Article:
Abstract

http://ssrn.com/abstract=1734922
 
 

Citations (1)



 
 

Footnotes (234)



 


 



Detention Operations in Contemporary Conflicts: Four Challenges for The Geneva Conventions and Other Existing Law


Vijay M. Padmanabhan


Vanderbilt University - Law School

John Bellinger III


Arnold & Porter

December 15, 2010

Cardozo Legal Studies Research Paper No. 318

Abstract:     
Since the 9/11 attacks, States have been scrambling to find answers to difficult questions surrounding the detention of members of non-State groups. Four legal questions in particular have proven vexing to States: (1) who is subject to detention; (2) what process must the State provide to those detained; (3) when does the right of the State to detain terminate; and (4) what legal obligations do States have in connection with repatriating detainees at the end of the conflict?

Nearly nine years since 9/11 two factors have prevented development of the law on these questions. First, some States, international organizations, and NGOs continue to insist that existing law adequately answers these questions. Second, where there is agreement that new law is needed, disagreement about how to develop the law has limited progress.

This Article, by two former State Department lawyers, crystallizes the existing state of law to create the foundation for development of new law on these important questions. The first objective is to demonstrate that existing law inadequately answers the questions posed. The Article begins by demonstrating why the law of non-international armed conflict, the generally applicable legal regime for armed conflicts between States and non-State groups, does not provide clear answers to these questions. The Article then explains why other legal regimes — international humanitarian law for international armed conflict, municipal law and international human rights law — also fail to provide adequate answers at present.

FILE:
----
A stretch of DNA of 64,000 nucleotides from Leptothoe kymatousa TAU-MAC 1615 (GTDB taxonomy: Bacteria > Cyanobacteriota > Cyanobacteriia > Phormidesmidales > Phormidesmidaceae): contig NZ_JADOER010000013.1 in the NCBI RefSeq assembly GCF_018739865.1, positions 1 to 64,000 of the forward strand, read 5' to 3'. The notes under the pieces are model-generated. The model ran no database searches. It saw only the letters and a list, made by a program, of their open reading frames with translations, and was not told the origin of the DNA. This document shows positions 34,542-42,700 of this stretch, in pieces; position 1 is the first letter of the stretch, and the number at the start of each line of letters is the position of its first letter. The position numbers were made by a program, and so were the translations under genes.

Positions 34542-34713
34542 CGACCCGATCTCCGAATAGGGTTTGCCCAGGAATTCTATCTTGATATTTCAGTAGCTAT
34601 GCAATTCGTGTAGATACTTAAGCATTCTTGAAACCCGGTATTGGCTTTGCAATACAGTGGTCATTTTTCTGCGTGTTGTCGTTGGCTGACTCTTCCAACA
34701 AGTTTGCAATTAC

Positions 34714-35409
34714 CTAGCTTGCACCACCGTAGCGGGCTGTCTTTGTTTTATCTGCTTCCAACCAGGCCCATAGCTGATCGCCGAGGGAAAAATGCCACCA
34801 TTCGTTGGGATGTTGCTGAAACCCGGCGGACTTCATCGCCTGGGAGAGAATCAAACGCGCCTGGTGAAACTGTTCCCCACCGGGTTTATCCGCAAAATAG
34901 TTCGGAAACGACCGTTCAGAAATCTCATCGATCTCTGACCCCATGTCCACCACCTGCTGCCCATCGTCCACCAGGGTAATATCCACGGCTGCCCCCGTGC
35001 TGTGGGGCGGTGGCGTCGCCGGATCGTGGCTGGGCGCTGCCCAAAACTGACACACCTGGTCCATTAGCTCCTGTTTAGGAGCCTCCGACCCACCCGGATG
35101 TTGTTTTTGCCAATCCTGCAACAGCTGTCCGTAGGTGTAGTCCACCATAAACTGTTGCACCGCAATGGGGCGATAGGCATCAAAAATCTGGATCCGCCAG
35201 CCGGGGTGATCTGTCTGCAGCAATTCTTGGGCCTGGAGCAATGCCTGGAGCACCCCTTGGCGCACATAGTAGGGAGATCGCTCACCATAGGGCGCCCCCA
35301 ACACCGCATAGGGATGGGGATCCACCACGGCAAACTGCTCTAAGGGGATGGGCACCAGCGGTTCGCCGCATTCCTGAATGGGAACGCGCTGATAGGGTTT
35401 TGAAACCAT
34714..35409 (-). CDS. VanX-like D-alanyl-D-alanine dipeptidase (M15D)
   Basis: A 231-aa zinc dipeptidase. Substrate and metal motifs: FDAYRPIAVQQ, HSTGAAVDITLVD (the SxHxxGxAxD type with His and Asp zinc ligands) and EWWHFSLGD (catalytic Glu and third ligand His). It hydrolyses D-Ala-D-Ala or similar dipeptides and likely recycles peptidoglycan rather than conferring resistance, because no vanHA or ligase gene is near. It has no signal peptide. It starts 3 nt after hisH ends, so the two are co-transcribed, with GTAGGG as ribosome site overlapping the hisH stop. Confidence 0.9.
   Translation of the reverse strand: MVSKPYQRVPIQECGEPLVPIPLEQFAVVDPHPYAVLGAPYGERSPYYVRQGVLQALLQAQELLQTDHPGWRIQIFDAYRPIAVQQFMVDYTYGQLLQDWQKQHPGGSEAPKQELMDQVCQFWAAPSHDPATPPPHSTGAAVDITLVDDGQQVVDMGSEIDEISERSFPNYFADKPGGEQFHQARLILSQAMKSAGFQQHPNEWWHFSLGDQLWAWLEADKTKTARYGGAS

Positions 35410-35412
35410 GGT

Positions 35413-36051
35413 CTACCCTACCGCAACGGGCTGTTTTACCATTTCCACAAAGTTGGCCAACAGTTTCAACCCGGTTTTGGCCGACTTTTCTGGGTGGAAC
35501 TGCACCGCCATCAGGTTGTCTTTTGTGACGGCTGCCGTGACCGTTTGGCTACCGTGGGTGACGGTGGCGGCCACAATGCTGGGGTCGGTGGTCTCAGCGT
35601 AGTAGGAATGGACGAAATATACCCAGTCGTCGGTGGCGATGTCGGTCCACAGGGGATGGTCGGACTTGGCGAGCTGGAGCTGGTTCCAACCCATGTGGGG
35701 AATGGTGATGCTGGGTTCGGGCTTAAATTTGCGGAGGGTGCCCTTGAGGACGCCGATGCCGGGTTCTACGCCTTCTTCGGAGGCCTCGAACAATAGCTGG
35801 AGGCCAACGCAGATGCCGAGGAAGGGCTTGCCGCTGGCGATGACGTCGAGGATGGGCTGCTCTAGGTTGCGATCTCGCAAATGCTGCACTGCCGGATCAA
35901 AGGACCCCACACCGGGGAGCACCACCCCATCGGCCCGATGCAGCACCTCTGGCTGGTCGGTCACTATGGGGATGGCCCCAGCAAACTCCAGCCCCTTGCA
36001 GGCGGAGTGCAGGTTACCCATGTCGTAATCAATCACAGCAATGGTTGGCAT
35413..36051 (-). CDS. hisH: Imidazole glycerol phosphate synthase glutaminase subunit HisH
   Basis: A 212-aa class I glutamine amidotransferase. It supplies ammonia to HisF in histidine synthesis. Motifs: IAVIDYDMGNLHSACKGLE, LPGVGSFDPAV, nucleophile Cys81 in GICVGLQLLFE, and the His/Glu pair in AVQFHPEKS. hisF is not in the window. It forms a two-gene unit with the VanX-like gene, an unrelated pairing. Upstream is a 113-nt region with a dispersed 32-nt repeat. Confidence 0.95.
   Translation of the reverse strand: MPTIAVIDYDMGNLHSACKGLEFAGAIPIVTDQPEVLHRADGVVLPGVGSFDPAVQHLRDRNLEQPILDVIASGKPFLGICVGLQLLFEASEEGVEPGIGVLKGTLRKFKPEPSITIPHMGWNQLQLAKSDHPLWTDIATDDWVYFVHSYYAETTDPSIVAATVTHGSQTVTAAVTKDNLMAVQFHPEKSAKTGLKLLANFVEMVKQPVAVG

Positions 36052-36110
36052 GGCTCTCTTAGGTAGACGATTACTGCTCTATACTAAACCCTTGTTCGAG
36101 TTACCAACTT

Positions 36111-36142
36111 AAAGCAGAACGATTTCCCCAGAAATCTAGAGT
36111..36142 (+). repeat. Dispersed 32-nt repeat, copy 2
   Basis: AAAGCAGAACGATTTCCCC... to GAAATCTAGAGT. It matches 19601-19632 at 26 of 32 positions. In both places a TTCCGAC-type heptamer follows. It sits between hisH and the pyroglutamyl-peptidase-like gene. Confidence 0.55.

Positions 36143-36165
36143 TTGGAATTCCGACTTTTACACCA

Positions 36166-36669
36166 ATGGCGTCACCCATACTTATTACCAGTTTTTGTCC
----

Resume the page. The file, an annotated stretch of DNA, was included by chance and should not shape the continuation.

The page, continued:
The Article’s second objective is to identify areas of convergence on these four questions that may form the basis for future legal development. The resistance of many to admitting further legal development is necessary is the legitimate fear that States will abuse legal uncertainty to engage in policies inconsistent with the spirit of international law. Immediate work on development of new law may ameliorate these fears. While a new treaty regime may be the ideal vehicle for development of new law, the Article recognizes that agreement on a new treaty is unlikely, and proposes an agreement on common principles by like-minded States as an interim step.

Number of Pages in PDF File: 43

Keywords: Detention, ICJ, Detainees, National Security, Non-State Actors, Al Qaida, Geneva Conventions, Customary International Law, IHL, International Humanitarian Law, Hamdi

working papers series


Download This Paper

Date posted: January 7, 2011 ; Last revised: May 12, 2011

Suggested Citation

Padmanabhan, Vijay M. and Bellinger, John, Detention Operations in Contemporary Conflicts: Four Challenges for The Geneva Conventions and Other Existing Law (December 15, 2010). Cardozo Legal Studies Research Paper No. 318. Available at SSRN: http://ssrn.com/abstract=1734922 or http://dx.doi.org/10.2139/ssrn.1734922

Contact Information

Vijay M. Padmanabhan (Contact Author)
Vanderbilt University - Law School ( email )
131 21st Avenue South
Nashville, TN 37203-1181
United States
John Bellinger III
Arnold & Porter ( email )
555 Twelfth Street, NW
Washington, DC 20004-1206
United States
Feedback to SSRN


Paper statistics
Abstract Views: 778
Downloads: 205
Download Rank: 82,302
Citations:  1
Footnotes:  234

© 2014 Social Science Electronic Publishing, Inc. All Rights Reserved.  FAQ   Terms of Use   Privacy Policy   Copyright   Contact Us
This page was processed by apollo2 in 0.437 seconds